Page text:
IDEAS home Printed from
MyIDEAS: Login to save this paper or follow this series

Taxes, lawyers, and the decline of witch trials in France

  • Johnson, Noel D
  • Koyama, Mark

This paper explores the rise of the fiscal state in the early modern period and its impact on legal capacity. To measure legal capacity, we establish that witchcraft trials were more likely to take place where the central state had weak legal insti- tutions. Combining data on the geographic distribution of witchcraft trials with unique panel data on tax receipts across 21 French regions, we find that the rise of the tax state can account for much of the decline in witch trials during this period. Further historical evidence supports our hypothesis that higher taxes led to better legal institutions.

If you experience problems downloading a file, check if you have the proper application to view it first. In case of further problems read the IDEAS help page. Note that these files are not on the IDEAS site. Please be patient as the files may be large.

File URL:
File Function: original version
Download Restriction: no

Paper provided by University Library of Munich, Germany in its series MPRA Paper with number 34266.

in new window

Date of creation: 21 Oct 2011
Date of revision:
Handle: RePEc:pra:mprapa:34266
Contact details of provider: Postal: Schackstr. 4, D-80539 Munich, Germany
Phone: +49-(0)89-2180-2219
Fax: +49-(0)89-2180-3900
Web page:

More information through EDIRC

References listed on IDEAS
Please report citation or reference errors to , or , if you are the registered author of the cited work, log in to your RePEc Author Service profile, click on "citations" and make appropriate adjustments.:

as in new window
  1. Dincecco, Mark & Federico, Giovanni & Vindigni, Andrea, 2011. "Warfare, Taxation, and Political Change: Evidence from the Italian Risorgimento," The Journal of Economic History, Cambridge University Press, vol. 71(04), pages 887-914, December.
  2. Dincecco, Mark, 2010. "Fragmented authority from Ancien Régime to modernity: a quantitative analysis," Journal of Institutional Economics, Cambridge University Press, vol. 6(03), pages 305-328, September.
  3. Johnson, Noel D., 2006. "Banking on the King: The Evolution of the Royal Revenue Farms in Old Regime France," The Journal of Economic History, Cambridge University Press, vol. 66(04), pages 963-991, December.
  4. Emily Oster, 2004. "Witchcraft, Weather and Economic Growth in Renaissance Europe," Journal of Economic Perspectives, American Economic Association, vol. 18(1), pages 215-228, Winter.
  5. Dan Bogart & Gary Richardson, 2008. "Making Property Productive: Reorganizing Rights to Real and Equitable Estates in Britain, 1660 to 1830," NBER Working Papers 14107, National Bureau of Economic Research, Inc.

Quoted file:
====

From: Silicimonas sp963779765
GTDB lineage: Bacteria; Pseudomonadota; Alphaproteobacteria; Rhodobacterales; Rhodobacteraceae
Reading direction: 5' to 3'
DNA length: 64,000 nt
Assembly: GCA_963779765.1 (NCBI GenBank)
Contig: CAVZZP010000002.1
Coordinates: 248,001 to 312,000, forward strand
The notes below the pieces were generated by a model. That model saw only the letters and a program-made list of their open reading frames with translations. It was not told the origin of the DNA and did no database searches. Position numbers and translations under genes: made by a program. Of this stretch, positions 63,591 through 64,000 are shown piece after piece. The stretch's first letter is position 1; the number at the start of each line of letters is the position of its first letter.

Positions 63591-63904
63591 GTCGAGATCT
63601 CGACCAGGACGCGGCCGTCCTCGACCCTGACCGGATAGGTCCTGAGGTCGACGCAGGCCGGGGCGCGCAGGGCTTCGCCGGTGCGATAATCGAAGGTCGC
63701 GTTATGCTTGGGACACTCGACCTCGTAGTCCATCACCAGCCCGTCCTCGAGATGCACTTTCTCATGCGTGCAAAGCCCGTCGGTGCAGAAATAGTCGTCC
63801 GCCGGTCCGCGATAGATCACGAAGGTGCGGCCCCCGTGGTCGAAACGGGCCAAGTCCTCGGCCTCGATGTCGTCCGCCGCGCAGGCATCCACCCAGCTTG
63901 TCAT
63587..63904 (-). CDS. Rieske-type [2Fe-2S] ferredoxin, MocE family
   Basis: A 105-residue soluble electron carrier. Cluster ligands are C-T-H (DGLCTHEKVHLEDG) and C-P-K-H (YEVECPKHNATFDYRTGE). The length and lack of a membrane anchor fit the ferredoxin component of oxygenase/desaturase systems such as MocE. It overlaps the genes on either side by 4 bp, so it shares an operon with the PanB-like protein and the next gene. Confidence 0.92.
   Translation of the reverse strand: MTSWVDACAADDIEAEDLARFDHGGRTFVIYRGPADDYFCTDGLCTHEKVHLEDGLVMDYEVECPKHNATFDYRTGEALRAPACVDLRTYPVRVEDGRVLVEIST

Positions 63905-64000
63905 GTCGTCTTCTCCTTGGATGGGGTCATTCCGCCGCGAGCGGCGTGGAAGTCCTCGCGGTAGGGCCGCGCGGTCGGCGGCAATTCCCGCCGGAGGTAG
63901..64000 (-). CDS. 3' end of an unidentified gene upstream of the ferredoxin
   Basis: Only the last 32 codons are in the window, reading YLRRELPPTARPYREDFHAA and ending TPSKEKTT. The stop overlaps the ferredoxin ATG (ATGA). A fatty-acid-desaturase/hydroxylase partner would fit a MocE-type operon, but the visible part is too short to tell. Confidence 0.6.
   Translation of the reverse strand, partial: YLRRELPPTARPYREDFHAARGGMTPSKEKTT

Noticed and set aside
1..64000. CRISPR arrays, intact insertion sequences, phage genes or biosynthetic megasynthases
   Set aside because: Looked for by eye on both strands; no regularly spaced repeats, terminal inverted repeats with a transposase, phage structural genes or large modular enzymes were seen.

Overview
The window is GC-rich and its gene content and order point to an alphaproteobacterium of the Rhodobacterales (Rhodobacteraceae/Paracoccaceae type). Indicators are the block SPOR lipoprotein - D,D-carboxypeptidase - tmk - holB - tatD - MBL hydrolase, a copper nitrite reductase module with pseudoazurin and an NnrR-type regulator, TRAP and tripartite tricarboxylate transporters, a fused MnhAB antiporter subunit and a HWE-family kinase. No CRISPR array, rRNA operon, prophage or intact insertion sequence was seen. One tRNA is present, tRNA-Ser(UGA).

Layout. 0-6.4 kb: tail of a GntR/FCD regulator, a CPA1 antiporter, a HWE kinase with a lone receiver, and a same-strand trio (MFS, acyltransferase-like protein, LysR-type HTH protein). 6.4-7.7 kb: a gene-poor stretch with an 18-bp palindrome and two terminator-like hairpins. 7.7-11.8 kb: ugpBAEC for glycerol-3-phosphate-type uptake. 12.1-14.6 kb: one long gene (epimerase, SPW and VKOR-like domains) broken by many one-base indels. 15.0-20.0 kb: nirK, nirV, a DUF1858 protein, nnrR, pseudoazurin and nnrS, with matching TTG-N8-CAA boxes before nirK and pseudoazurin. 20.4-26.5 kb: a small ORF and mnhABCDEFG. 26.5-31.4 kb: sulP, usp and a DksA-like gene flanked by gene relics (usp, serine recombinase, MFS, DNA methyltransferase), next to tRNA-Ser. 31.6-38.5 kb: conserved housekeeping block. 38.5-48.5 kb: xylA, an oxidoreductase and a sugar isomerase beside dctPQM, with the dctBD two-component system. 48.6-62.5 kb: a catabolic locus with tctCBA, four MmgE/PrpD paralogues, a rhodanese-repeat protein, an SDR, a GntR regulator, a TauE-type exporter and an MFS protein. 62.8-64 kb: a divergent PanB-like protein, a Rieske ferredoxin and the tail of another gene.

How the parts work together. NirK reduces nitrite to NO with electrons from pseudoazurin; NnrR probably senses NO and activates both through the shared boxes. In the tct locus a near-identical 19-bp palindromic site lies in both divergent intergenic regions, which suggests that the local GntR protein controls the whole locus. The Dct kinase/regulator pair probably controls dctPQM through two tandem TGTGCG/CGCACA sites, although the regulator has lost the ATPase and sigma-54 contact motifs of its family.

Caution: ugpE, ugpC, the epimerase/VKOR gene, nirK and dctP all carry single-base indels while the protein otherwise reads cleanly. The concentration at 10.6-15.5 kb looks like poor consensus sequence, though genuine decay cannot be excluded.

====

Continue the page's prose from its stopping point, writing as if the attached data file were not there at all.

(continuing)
6. Komlos, John & Hau, Michel & Bourginat, Nicolas, 2003. "An Anthropometric History of Early-Modern France," Discussion Papers in Economics 54, University of Munich, Department of Economics.
  7. Bogart, Dan & Richardson, Gary, 2009. "Making property productive: reorganizing rights to real and equitable estates in Britain, 1660–1830," European Review of Economic History, Cambridge University Press, vol. 13(01), pages 3-30, April.
  8. Patrick O'Brien, 2011. "The nature and historical evolution of an exceptional fiscal state and its possible significance for the precocious commercialization and industrialization of the British economy from Cromwell to Nels," Economic History Review, Economic History Society, vol. 64(2), pages 408-446, 05.
  9. Areendam Chanda & Louis Putterman, 2004. "Early Starts, Reversals and Catchup in The Process of Economic Development," Working Papers 2004-04, Brown University, Department of Economics.
  10. Louis Putterman & Valerie Bockstette, 2000. "States and Markets:the Advantage of an Early Start," Working Papers 2000-12, Brown University, Department of Economics.
  11. Dincecco, Mark, 2009. "Fiscal Centralization, Limited Government, and Public Revenues in Europe, 1650–1913," The Journal of Economic History, Cambridge University Press, vol. 69(01), pages 48-103, March.
  12. Balla, Eliana & Johnson, Noel D., 2009. "Fiscal Crisis and Institutional Change in the Ottoman Empire and France," The Journal of Economic History, Cambridge University Press, vol. 69(03), pages 809-845, September.
Full references (including those not matched with items on IDEAS)

This item is not listed on Wikipedia, on a reading list or among the top items on IDEAS.

When requesting a correction, please mention this item's handle: RePEc:pra:mprapa:34266. See general information about how to correct material in RePEc.

For technical questions regarding this item, or to correct its authors, title, abstract, bibliographic or download information, contact: (Ekkehart Schlicht)

If you have authored this item and are not yet registered with RePEc, we encourage you to do it here. This allows to link your profile to this item. It also allows you to accept potential citations to this item that we are uncertain about.

If references are entirely missing, you can add them using this form.

If the full references list an item that is present in RePEc, but the system did not link to it, you can help with this form.

If you know of missing items citing this one, you can help us creating those links by adding the relevant references in the same way as above, for each refering item. If you are a registered author of this item, you may also want to check the "citations" tab in your profile, as there may be some citations waiting for confirmation.

Please note that corrections may take a couple of weeks to filter through the various RePEc services.

This information is provided to you by IDEAS at the Research Division of the Federal Reserve Bank of St. Louis using RePEc data.